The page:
Researchers at UC Berkeley have developed a method of sorting and separating microparticles and cells using little more than a bright light and a photosensitive surface. The system, referred to as "optoelectronic tweezers," can control literally thousands of particles in parallel, and allows for the differentiation between living and dead cells. The system can even be used to move particles around like conveyor belts.
The idea is similar to that used in the ubiquitous office copier machine. In xerography, a document is scanned and transferred onto a photosensitive drum, which attracts dyes of carbon particles that are rolled onto a piece of paper to reproduce the image.
In this case, the researchers use a photosensitive surface made of amorphous silicon, a common material used in solar cells and flat-panel displays. Microscopic polystyrene particles suspended in a liquid were sandwiched between a piece of glass and the photoconductive material. Wherever light would hit the photosensitive material, it would behave like a conducting electrode, while areas not exposed to light would behave like a non-conducting insulator. Once a light source is removed, the photosensitive material returns to normal.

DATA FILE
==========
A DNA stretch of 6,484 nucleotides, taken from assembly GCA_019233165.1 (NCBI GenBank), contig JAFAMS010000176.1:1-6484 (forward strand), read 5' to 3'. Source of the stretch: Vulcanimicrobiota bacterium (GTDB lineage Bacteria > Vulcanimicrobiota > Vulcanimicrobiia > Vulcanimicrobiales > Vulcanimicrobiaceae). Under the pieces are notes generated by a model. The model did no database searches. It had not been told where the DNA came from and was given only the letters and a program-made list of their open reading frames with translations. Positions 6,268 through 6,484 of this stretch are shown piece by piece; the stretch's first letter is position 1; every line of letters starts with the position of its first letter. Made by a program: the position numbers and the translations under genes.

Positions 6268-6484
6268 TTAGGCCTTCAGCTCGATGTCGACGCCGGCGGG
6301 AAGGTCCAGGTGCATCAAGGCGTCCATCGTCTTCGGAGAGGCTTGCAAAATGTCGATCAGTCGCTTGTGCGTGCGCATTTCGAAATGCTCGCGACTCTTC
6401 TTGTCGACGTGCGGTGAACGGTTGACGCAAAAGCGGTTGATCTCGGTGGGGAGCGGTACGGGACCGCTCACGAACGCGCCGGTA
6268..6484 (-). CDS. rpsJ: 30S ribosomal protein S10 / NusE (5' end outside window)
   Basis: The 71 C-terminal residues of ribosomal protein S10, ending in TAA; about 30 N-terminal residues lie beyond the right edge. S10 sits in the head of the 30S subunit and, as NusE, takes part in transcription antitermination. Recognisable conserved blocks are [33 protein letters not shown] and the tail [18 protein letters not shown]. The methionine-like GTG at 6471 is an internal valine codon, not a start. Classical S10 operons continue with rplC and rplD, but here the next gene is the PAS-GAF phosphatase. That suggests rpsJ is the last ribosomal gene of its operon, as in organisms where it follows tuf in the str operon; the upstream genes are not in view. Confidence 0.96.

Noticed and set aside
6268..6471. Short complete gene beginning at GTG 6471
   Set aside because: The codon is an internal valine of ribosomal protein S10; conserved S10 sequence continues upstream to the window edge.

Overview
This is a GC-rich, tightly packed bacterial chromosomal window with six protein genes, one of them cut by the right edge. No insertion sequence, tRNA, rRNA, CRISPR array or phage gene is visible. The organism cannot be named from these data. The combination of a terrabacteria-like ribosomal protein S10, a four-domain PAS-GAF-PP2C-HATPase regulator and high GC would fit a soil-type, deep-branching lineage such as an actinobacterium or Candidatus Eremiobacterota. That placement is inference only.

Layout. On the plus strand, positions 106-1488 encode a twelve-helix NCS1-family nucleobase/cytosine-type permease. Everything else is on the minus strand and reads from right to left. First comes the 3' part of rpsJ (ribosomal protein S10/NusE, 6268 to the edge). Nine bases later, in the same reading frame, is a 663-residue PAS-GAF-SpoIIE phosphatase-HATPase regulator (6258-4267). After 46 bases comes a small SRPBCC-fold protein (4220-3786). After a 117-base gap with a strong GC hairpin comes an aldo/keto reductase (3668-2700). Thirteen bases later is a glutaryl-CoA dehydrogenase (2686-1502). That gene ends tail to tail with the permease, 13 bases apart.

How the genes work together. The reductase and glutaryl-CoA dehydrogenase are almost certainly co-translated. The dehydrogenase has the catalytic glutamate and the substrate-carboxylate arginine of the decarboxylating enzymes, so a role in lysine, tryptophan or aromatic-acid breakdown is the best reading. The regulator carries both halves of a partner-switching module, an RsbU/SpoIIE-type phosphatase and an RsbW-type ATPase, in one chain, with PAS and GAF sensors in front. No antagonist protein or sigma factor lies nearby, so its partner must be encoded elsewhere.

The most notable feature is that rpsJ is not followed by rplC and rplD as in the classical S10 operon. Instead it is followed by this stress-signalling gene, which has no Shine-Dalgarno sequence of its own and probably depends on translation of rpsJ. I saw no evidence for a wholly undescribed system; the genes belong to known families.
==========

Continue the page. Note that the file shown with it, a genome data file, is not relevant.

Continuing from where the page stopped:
Depending upon the properties of the particles or cells being studied, they will either be attracted to or repelled by the electric field generated by the optoelectronic tweezer. Either way, the researchers can use that behavior to scoot particles where they want them to go.
The research paper, published in the July 21 Nature, is available to read for free online. The press release from Berkeley is more oriented to a non-specialist audience, and explains the process involved fairly well. This graphic shows the general structure of the optoelectronic tweezer system, but the movie of micrometer-scale polystyrene particles being shuffled and sorted by projected light is just amazing: 1.4MB streaming Quicktime; 9.3MB MPEG-4. Better still, particles encased in projected light "cages," and moved around almost like Tetris blocks: 1.3MB streaming Quicktime; 6.4MB MPEG-4.
Current techniques for separating and moving cells and particles require painstaking efforts and, in the case of previous "optical tweezer" designs, 100,000 times as much energy. Traditional sorting technologies also tend to disrupt the medium in which the particle/cell sits, and can damage the particle/cell itself. Optoelectronic tweezers leave both the medium and the target item untouched. Separation and isolation of cells and particles is standard practice in a number of scientific studies; the optoelectronic tweezers will give an immediate boost to both biomedical and material science research.